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The recent Chinese credit expansion, much larger and implemented earlier than the current Brazilian one, has already run into an increase in nonperforming loans (NPLs).

Ironically, while this developmentalist romanticism still holds sway in Brasilia, in Beijing China’s traditional dirigiste policies are falling out of favor as reformers call for a move away from state intervention to greater reliance on market forces.

Brazil’s reform efforts over the late 30 years included a partial opening of the economy, privatizing inefficiently run state-owned enterprises (SOEs), adjusting fiscal accounts, and adopting a monetary regime that explicitly works to keep inflation at acceptable levels--undoing part of the developmentalist model of the 1960s and 1970s.

The Chinese have ratcheted up their stake in local Brazilian industry while Brazilian companies struggle to gain entry into the Chinese market.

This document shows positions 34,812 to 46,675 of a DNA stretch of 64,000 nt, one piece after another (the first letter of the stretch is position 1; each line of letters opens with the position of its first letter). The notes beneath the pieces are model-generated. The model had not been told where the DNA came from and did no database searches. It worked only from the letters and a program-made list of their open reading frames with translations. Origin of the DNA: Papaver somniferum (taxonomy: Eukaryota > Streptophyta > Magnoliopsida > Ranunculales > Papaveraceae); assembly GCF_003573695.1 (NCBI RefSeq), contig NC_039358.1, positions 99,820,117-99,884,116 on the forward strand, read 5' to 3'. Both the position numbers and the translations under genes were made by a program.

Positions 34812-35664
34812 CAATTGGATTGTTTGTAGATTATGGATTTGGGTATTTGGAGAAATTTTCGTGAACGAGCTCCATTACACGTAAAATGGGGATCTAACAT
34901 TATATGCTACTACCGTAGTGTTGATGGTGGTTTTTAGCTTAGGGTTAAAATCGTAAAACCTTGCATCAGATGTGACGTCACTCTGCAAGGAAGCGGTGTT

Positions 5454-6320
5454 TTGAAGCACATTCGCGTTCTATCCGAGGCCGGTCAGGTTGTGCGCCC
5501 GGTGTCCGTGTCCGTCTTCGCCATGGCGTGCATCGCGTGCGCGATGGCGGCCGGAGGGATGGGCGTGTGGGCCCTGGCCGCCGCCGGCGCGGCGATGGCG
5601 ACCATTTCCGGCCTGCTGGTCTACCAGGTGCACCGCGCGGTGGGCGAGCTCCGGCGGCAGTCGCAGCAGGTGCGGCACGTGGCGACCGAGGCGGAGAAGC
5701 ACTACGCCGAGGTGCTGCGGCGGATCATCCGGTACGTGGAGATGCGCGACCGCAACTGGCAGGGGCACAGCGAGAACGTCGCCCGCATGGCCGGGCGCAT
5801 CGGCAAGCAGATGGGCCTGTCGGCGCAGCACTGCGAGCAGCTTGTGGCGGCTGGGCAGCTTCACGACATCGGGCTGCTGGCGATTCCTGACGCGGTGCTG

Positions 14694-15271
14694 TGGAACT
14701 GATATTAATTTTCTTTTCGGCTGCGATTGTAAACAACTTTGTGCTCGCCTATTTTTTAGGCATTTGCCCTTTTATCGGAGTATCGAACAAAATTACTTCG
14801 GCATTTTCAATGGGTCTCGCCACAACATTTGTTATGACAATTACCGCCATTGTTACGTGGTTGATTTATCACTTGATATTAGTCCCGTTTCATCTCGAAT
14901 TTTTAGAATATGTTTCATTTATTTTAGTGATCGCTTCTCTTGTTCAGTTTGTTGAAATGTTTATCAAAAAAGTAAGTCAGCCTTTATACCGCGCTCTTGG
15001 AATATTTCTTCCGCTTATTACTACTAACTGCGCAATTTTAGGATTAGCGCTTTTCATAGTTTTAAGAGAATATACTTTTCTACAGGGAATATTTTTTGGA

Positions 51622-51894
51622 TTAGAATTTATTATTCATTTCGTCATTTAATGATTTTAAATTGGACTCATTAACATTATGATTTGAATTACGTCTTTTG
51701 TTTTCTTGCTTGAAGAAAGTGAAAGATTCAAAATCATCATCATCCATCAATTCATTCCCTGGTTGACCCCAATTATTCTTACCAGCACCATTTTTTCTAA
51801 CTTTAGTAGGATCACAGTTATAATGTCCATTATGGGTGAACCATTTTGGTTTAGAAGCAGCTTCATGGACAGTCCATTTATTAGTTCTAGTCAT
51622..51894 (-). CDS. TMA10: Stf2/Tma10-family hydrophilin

Within generally well managed macroeconomic frameworks, both China and Brazil have implemented similarly inconsistent macroeconomic policies in part in response to economic challenges and the global economic downturn. China’s developmentalist, state-centric model of economic growth first captivated and became a model for Luiz Inácio Lula da Silva’s administration (2003–2010) as they continue to for the current President Dilma Rousseff.

But their new ties are also leading to increased wariness by the Brazilians.

The real challenge comes in the areas of trade and investment.

Even if long-term economic trends diverge, though, Brazil and China’s macroeconomic policy responses to the economic downturn four years ago have followed remarkably convergent paths.